Woke culture has seemingly absorbed tech giant Google after it asked its UK staff to stop saying gendered phrases like "man-hours" and "you guys."
According to a new 'inclusive language dossier,' the company told their employees to refrain from language like 'whitelist,' 'blackhole,' 'blacklist,' and 'black box.' They also said to refrain from describing people as 'chubby' or 'crazy, bonkers or mad.'
Google claimed the document provided staff with "editorial guidelines for writing clear and consistent Google-related developer documentation."
The Daily Mail interviewed an anonymous Google employee, who informed the publication that staff focused on their jobs and ignored the document.
"We're much too busy to be worried about whether some harmless phrase that's been used for years might upset someone, somewhere," they said.
Tory MP Nigel Mills called the dossier "woke nonsense."
"Who cares? We should not be ditching phrases and words used for a generation just because some snowflakes might get impacted," he said.
Last year, Google countered political incorrectness by launching an 'inclusive language' function designed to police language. For example, it would suggest replacing 'landlord' with 'property owner' or 'proprietor' because the former "may not be inclusive to all readers."
According to the new Google Document style programme, it also suggested replacing gendered language like 'policemen' or 'housewife' with 'police officers' and 'stay-at-home spouse.'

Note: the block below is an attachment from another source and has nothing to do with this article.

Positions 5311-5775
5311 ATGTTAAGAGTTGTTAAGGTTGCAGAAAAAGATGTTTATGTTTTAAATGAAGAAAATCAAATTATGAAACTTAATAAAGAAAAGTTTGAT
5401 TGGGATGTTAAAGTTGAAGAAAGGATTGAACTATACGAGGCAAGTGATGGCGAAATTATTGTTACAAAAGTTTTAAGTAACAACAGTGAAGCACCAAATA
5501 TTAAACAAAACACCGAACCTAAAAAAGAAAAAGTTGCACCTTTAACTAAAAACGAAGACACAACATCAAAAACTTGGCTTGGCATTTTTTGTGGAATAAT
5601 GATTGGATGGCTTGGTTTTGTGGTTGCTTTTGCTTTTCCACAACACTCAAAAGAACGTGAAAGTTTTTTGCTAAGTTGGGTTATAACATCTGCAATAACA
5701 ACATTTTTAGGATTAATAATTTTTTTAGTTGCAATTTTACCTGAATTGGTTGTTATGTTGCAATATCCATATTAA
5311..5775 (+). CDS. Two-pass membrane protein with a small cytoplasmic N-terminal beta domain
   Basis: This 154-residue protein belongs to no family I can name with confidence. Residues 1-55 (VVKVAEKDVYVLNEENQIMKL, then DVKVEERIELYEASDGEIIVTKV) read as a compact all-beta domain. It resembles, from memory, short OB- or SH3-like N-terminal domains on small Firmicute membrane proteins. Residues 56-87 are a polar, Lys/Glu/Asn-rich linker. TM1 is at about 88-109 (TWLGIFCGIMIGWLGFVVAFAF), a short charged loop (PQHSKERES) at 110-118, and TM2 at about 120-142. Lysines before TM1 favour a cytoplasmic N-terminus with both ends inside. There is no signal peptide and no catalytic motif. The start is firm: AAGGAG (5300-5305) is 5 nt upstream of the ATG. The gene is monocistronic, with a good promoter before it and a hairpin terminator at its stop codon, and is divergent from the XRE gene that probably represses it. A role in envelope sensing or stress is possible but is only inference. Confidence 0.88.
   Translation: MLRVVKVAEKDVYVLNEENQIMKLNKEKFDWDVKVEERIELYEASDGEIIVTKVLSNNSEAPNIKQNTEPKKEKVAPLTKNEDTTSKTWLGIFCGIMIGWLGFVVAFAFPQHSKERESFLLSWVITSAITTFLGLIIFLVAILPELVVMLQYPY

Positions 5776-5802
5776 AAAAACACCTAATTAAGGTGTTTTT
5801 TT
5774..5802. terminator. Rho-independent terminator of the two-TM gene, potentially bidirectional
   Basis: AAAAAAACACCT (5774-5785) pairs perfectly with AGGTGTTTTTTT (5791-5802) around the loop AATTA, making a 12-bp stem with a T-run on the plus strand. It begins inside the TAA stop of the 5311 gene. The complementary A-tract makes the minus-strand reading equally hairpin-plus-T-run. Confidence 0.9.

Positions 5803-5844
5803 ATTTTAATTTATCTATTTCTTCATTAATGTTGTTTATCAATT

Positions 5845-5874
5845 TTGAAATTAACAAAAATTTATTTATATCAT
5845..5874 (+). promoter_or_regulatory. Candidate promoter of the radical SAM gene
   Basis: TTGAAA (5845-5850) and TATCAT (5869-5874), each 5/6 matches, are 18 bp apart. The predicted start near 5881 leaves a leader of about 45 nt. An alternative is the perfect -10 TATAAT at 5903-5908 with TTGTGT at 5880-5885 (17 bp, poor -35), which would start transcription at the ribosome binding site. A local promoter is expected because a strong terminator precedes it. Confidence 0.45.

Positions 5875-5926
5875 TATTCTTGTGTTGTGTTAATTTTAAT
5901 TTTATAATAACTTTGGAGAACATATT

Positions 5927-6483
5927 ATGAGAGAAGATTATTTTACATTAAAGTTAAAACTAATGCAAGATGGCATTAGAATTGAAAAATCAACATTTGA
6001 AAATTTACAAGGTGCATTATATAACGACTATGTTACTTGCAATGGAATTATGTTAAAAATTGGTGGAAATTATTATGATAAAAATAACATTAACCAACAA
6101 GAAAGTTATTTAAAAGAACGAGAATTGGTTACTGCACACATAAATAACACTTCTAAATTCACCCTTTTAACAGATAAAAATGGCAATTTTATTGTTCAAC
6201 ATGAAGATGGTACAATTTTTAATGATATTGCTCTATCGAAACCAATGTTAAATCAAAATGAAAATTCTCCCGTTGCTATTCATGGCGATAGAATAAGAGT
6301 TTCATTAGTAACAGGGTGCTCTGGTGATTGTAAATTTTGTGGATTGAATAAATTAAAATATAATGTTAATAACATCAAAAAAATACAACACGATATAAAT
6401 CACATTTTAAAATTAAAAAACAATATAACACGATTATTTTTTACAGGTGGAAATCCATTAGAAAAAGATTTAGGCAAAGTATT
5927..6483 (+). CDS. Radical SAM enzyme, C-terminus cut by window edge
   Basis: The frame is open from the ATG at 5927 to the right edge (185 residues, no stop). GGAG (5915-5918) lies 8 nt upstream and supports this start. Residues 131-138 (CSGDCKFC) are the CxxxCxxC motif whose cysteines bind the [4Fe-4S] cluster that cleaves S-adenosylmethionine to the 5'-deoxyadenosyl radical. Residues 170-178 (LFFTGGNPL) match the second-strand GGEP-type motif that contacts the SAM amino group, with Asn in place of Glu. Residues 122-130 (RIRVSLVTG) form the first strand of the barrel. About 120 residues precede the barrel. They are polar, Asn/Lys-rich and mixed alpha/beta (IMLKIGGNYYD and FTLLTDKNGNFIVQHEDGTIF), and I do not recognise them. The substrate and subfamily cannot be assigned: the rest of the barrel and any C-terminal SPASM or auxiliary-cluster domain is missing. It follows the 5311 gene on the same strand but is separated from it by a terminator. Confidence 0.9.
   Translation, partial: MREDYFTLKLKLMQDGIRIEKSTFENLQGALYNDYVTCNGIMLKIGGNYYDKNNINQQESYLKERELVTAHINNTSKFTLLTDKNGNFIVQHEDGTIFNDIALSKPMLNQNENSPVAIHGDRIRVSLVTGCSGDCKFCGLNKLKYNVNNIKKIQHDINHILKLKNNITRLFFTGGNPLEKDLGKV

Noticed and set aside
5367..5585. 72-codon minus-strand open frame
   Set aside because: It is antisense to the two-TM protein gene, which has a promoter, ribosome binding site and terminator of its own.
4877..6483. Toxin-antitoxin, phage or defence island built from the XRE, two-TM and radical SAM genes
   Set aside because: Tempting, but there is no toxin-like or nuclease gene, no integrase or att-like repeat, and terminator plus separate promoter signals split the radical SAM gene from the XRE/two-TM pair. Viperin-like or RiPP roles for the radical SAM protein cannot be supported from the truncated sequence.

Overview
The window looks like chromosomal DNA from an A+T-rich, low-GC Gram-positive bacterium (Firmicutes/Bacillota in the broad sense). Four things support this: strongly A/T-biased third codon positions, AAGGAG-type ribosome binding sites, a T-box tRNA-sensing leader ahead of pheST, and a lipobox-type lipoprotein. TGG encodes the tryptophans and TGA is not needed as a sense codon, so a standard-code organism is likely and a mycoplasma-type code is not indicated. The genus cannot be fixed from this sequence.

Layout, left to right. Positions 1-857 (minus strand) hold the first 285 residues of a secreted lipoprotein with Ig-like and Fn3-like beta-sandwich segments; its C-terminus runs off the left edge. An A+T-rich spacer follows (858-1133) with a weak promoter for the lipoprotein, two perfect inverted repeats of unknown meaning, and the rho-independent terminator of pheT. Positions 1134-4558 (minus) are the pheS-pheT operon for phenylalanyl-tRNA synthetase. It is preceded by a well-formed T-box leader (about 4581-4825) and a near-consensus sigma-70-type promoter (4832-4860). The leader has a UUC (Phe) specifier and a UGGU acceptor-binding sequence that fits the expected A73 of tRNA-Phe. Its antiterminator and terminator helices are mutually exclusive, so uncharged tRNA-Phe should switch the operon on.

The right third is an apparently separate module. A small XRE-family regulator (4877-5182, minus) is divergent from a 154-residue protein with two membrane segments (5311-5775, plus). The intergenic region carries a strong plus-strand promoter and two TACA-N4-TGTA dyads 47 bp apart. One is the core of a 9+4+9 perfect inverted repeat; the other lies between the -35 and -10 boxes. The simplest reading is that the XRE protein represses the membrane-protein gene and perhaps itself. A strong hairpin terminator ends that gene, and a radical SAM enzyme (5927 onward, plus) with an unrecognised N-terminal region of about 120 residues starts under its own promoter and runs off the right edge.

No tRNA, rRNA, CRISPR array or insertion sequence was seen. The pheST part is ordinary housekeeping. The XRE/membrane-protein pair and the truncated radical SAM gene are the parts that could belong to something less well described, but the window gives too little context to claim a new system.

Critics have widely condemned Google for using the AI-powered language feature called "assistive writing," accusing them of being both "intrusive" and "preachy."
Last April, a Google spokesperson said the writing feature is "improving" and undergoing "ongoing evolution."
"Assisted writing uses language understanding models, which rely on millions of common phrases and sentences to learn how people communicate automatically," reads a statement from Google. "This also means they can reflect some human cognitive biases."
"We don't yet [and may never] have a complete solution to identifying and mitigating all unwanted word associations and biases," they added.
Last month, a senior executive from the tech giant said the company has yet to decide whether to limit journalism links from Canadian outlets if Ottawa passes Bill C-18, the Online News Act.
In February, they blocked 3.3% of Canadian users from viewing news links for five weeks. It impacted more than one million IP addresses.
The company contends the test did not prevent Canadians from seeing news from outlets of their choice, adding the news comprises less than 2% of Google searches.
If passed, Google would have to pay 35% of news expenditures for hundreds of media outlets, including the state broadcaster CBC, Bell, and Postmedia.